The CCR4-NOT deadenylation complex functions in the Nonsense Mediated mRNA decay pathway

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URI: http://hdl.handle.net/10900/56592
http://nbn-resolving.de/urn:nbn:de:bsz:21-dspace-565925
Dokumentart: Dissertation
Date: 2014-10
Source: Genes and Development, Volume 27 (19), 2013, 2125-2138; RNA Biology, Volume 10(2), 2013, 228-244.
Language: English
Faculty: 7 Mathematisch-Naturwissenschaftliche Fakultät
Department: Biochemie
Advisor: Jansen, Ralf (Prof. Dr.)
Day of Oral Examination: 2014-09-25
DDC Classifikation: 500 - Natural sciences and mathematics
Keywords: Abbau
Other Keywords: Nonsens
Deadenylierung
CCR4-NOT
Abbau
NMD
Decay
Nonsense
CCR4-NOT
Deadenylation
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Abstract:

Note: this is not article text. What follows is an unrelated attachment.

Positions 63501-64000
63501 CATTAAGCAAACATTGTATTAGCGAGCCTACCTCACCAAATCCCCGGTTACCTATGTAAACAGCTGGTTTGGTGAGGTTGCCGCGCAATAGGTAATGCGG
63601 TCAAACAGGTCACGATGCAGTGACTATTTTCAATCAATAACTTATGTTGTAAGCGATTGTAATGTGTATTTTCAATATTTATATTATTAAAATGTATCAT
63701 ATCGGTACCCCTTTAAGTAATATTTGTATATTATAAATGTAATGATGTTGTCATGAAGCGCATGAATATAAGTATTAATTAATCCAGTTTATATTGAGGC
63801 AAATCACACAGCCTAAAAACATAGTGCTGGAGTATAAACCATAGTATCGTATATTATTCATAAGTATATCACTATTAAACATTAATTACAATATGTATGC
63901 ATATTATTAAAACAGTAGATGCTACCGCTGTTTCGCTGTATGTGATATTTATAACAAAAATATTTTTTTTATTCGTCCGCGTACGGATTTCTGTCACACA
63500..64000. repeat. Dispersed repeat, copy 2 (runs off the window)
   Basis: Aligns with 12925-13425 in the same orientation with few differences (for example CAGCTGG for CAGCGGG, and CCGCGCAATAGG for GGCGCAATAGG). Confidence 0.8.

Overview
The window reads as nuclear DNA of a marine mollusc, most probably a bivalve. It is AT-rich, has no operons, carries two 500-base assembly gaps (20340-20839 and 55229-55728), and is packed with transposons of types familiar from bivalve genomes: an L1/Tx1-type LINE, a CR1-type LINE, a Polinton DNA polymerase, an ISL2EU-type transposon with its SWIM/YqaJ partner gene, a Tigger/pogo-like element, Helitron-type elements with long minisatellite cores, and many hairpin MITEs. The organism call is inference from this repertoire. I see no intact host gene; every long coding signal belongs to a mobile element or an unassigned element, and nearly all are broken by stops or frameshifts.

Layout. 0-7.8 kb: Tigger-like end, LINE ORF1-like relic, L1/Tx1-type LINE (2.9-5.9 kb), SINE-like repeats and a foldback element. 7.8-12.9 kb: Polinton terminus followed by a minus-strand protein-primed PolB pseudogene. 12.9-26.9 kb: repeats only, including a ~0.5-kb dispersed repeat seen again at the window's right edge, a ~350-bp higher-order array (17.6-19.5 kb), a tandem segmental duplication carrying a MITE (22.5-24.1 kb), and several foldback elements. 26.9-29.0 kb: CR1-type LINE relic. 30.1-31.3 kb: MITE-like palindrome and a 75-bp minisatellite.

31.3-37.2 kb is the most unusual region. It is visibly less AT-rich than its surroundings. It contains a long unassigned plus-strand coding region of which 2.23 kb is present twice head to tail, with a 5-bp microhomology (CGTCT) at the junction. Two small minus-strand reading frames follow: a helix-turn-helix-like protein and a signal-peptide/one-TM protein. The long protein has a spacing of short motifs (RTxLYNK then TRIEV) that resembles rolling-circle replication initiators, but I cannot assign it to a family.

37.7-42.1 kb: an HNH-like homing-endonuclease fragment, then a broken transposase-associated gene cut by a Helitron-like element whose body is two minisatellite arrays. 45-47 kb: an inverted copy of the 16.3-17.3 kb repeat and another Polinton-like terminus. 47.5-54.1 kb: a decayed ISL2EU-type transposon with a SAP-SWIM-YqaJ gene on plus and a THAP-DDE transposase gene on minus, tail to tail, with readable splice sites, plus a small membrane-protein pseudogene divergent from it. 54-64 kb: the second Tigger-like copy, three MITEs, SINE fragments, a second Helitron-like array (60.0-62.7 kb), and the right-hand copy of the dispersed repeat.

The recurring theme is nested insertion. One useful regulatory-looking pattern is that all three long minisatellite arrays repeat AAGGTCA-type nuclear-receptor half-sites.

Quality control mechanisms have evolved to guard the cell against defects in gene expression. The nonsense mediated mRNA decay (NMD) pathway is one of the most well studied surveillance mechanisms. It detects and triggers degradation of aberrant mRNAs that contain pre-mature termination codons (PTCs), preventing the accumulation of truncated polypeptides that are potentially deleterious to the cell. PTC recognition in eukaryotes results in the assembly of a surveillance complex on the mRNA, which triggers the degradation of the PTC-containing mRNA. The surveillance complex consists of the Up-frameshift (UPF) proteins (1 to 3) and in metazoa, the Suppressor with morphological effects on genitalia (SMG) proteins (1, 5 to 9). UPF1 undergoes a phosphorylation/dephosphorylation cycle that is a key event driving NMD. Upon PTC recognition, UPF1 is phosphorylated by the SMG1 kinase, initiating mRNA decay through the recruitment of the 14-3-3 domain-containing proteins SMG5, SMG6 and SMG7. SMG6 was shown to possess endonuclease activity that cleaves the target mRNA in the vicinity of the PTC. On the other hand, SMG5 and SMG7 form a heterodimer and recruit general cellular decay enzymes. SMG5 was shown to recruit the decapping enzyme DCP2 and its co-factors through PNRC2. SMG7 was shown to decay mRNA efficiently through its Proline-rich C-terminus (PC) region, which is necessary and sufficient for this activity. However, which decay factors are recruited to the target mRNA has remained unknown. The major part of my doctoral work focused on elucidating the significance of the SMG5:SMG7 heterodimer formation in NMD and understanding how SMG7 elicits decay of a NMD-targeted mRNA. Here, I could show that SMG5:SMG7 heterodimer formation is necessary for functional NMD and that SMG5 and SMG7 use distinct mechanisms to degrade NMD-targeted mRNA. SMG5 promotes decapping independently of deadenylation while SMG7 promotes deadenylation-dependent decapping through a direct interaction with POP2, a catalytic subunit of the CCR4-NOT deadenylase complex. This interaction is specific, as SMG7 did not bind to CAF1, a paralog of POP2. I could further demonstrate that POP2 contributes to NMD target degradation in human cells and that the SMG7-POP2 interaction was critical for NMD in cells depleted of SMG6. This indicated that SMG6 and SMG7 act redundantly to degrade NMD targets. Taken together, my work demonstrated how NMD employs diverse and partially redundant decay mechanisms to ensure that aberrant mRNAs are efficiently degraded. The CCR4-NOT deadenylase complex is the major component involved in the first step of cellular mRNA degradation. This complex catalyzes the removal of the poly(A) tail from the 3’-end of the mRNA, hence causing translational repression and committing the mRNA to degradation. The core components of the CCR4-NOT complex consist minimally of two modules, i.e. the NOT module that includes NOT1, NOT2 and NOT3, and the catalytic module that involves two deadenlyases, CCR4 and POP2/CAF1 bound to NOT1. In human cells, additional components have been identified, namely, CAF40/CNOT9, CNOT10 and CNOT11. These components are conserved in Drosophila cells, however the role of these proteins and how they are integrated into the complex remained unknown. Thus, the next part of my studies addressed the molecular characterization of the CCR4-NOT complex in Drosophila cells. In this part of my work, I could show that NOT10 binds directly to NOT11 and forms a novel module of the CCR4-NOT complex. This module docks directly on the N-terminus of NOT1 that was hence named the NOT10/11 Binding Domain (NOT10/11 BD). This direct interaction to NOT1 was mediated by NOT11 and is conserved in human cells.

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